Please ensure Javascript is enabled for purposes of website accessibility

Do These Common Excuses for Not Saving Sound Familiar?

By Christy Bieber – Feb 25, 2020 at 8:15AM

You’re reading a free article with opinions that may differ from The Motley Fool’s Premium Investing Services. Become a Motley Fool member today to get instant access to our top analyst recommendations, in-depth research, investing resources, and more. Learn More

You need to overcome them to help ensure a secure financial future.

Everyone needs to save. In fact, you should be setting aside cash for retirement and other financial goals. Whether you want to buy a house, go on vacation without going into debt, or make some other big purchase, saving is the smartest way to do it. 

Unfortunately, while most of us know this, we also have lots of excuses for why we don't do it. The problem is, the longer you make excuses, the more compound interest you miss out on and the harder it becomes to save enough to accomplish anything important. 

If you find yourself justifying why you're not saving more of your money, check out these three common excuses below. If they're the reasons you use, you'll find some tips to help you get more money in the bank

Smiling woman putting money into a piggy bank.

Image source: Getty Images.

1. You don't have enough money

Sometimes, your income really doesn't stretch far enough to meet your essential needs and still let you save money. If so, the only option you'll have is to increase the income available to you. You could do this by:

  • Asking for a raise. Come prepared with evidence, such as proof of recent successes and market salary data, to show you deserve a higher salary. 
  • Looking for a better job. If your company won't pay what you're worth or your job is a dead-end with little potential to increase your income, switching to a new position may be best.
  • Working a side gig. There are ample opportunities to earn extra in the gig economy. Think about what you're interested in and what your skills are in order to find a niche for yourself.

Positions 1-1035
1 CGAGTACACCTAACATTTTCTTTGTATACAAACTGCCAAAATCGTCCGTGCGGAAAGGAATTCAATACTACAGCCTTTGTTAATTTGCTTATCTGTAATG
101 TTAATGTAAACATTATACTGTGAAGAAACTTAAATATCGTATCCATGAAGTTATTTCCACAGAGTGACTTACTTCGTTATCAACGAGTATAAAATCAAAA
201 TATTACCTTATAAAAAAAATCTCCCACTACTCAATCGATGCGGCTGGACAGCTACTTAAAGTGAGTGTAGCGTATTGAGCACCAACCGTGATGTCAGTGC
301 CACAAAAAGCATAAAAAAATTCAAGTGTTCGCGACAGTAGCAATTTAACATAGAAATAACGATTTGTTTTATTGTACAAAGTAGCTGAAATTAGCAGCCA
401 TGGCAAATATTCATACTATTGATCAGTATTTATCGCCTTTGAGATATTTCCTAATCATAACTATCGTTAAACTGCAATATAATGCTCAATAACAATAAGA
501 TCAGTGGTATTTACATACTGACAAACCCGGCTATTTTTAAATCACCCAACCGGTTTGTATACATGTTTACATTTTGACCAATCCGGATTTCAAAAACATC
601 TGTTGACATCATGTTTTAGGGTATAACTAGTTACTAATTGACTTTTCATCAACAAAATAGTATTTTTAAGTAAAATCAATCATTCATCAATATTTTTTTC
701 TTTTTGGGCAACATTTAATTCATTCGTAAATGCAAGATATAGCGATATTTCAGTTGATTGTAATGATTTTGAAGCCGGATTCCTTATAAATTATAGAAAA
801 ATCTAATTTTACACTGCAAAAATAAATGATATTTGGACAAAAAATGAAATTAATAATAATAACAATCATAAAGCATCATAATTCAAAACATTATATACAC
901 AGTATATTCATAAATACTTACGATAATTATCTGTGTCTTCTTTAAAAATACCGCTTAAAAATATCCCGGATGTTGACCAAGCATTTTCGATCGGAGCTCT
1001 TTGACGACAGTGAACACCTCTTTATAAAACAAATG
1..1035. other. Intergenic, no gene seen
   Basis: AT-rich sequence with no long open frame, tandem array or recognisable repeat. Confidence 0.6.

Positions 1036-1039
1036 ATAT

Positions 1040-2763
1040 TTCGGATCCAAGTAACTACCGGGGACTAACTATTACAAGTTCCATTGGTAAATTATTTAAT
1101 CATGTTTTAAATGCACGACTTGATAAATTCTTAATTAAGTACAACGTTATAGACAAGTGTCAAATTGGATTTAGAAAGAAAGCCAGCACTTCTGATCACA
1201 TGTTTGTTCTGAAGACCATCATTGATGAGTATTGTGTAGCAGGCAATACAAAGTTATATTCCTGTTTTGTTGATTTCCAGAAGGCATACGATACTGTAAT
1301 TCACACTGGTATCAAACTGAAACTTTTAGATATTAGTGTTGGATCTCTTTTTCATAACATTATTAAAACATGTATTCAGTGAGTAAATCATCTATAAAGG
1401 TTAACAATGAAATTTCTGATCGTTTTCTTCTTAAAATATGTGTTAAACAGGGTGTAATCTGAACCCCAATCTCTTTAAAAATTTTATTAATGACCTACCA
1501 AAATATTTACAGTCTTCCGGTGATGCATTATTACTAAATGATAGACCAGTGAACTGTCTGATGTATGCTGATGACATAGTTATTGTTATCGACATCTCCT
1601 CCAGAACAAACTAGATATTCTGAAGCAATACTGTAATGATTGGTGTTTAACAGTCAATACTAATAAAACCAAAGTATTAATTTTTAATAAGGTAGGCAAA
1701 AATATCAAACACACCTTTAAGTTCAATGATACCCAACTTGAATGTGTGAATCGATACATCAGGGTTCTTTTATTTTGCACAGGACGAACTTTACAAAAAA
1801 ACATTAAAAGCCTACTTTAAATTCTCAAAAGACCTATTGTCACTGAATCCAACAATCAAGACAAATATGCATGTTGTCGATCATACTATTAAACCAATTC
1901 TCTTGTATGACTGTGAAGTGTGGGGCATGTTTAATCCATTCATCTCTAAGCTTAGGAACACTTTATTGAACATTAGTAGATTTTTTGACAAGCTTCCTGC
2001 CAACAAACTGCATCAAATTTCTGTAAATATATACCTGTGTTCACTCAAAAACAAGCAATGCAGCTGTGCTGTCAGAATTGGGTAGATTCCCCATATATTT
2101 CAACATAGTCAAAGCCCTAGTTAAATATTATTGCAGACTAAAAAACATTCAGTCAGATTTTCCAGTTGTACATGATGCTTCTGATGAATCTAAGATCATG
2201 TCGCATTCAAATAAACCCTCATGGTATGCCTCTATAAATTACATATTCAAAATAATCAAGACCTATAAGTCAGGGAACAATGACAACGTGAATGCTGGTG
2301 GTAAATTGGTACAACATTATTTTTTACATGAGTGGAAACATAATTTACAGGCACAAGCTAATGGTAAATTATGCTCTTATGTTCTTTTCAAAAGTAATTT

• Improving your skills. If you can't justify a raise or find a side gig, you may need to take some courses or talk with your company about training programs you could take advantage of so you could earn a higher salary. 

2. You have too many expenses

For many people who claim to have too little money, the problem isn't really one of income but rather excess expenses. If you're spending too much of what you earn, you won't be able to save any of it.

To determine if too much spending is your problem, track what you spend for about 30 days. Once you see where your money goes, look for cuts to make to discretionary expenses such as dining out or entertainment. 

If you find you're overspending, living on a budget would enable you to save more. Set spending limits on different types of purchases and, once you hit those limits, stop spending. If you have difficulty keeping track, try an envelope-based budgeting system: Put the money you've allocated to each purchase category in an envelope and spend only the cash available. 

3. You don't know how to get started

Figuring out how to save and invest doesn't have to be complicated, although it can seem that way. The simplest way to start saving is to open a high-yield savings account and deposit money into it. This approach makes sense for an emergency fund or for money you'll need soon, such as for a vacation you plan this year. 

For longer-term saving, especially for retirement saving accounts, you'll want to invest with a broker so you can buy stocks. If you have a workplace 401(k), signing up to make contributions is usually easy -- just request the paperwork from HR. If you don't have a 401(k) or want to invest outside your workplace plan, you can open either a retirement account or standard brokerage account with an online broker. It takes just a few minutes and you can set up an automated transfer of funds so you get on a regular saving schedule. 

Once you've put your money into a brokerage account, you can buy low-fee exchange-traded funds (ETFs) that give you exposure to a broad range of different kinds of assets so you can easily diversify your portfolio even if you don't know how to pick individual stocks. Our model portfolios can give you some ideas of what you can invest in. 

Overcoming these excuses is essential

While you can probably come up with lots of reasons not to save, none are good enough to justify not putting away some cash for the future. If you don't save, accomplishing financial goals will be next to impossible and you'll set yourself up for a hard time later. Now is the time to find a way to overcome the obstacles holding you back. 

The Motley Fool has a disclosure policy.

Invest Smarter with The Motley Fool

Join Over 1 Million Premium Members Receiving…

  • New Stock Picks Each Month
  • Detailed Analysis of Companies
  • Model Portfolios
  • Live Streaming During Market Hours
  • And Much More
Get Started Now

Related Articles

Motley Fool Returns

Motley Fool Stock Advisor

Market-beating stocks from our award-winning analyst team.

Stock Advisor Returns
S&P 500 Returns

Calculated by average return of all stock recommendations since inception of the Stock Advisor service in February of 2002. Returns as of 10/07/2022.

Discounted offers are only available to new members. Stock Advisor list price is $199 per year.

Premium Investing Services

Invest better with The Motley Fool. Get stock recommendations, portfolio guidance, and more from The Motley Fool's premium services.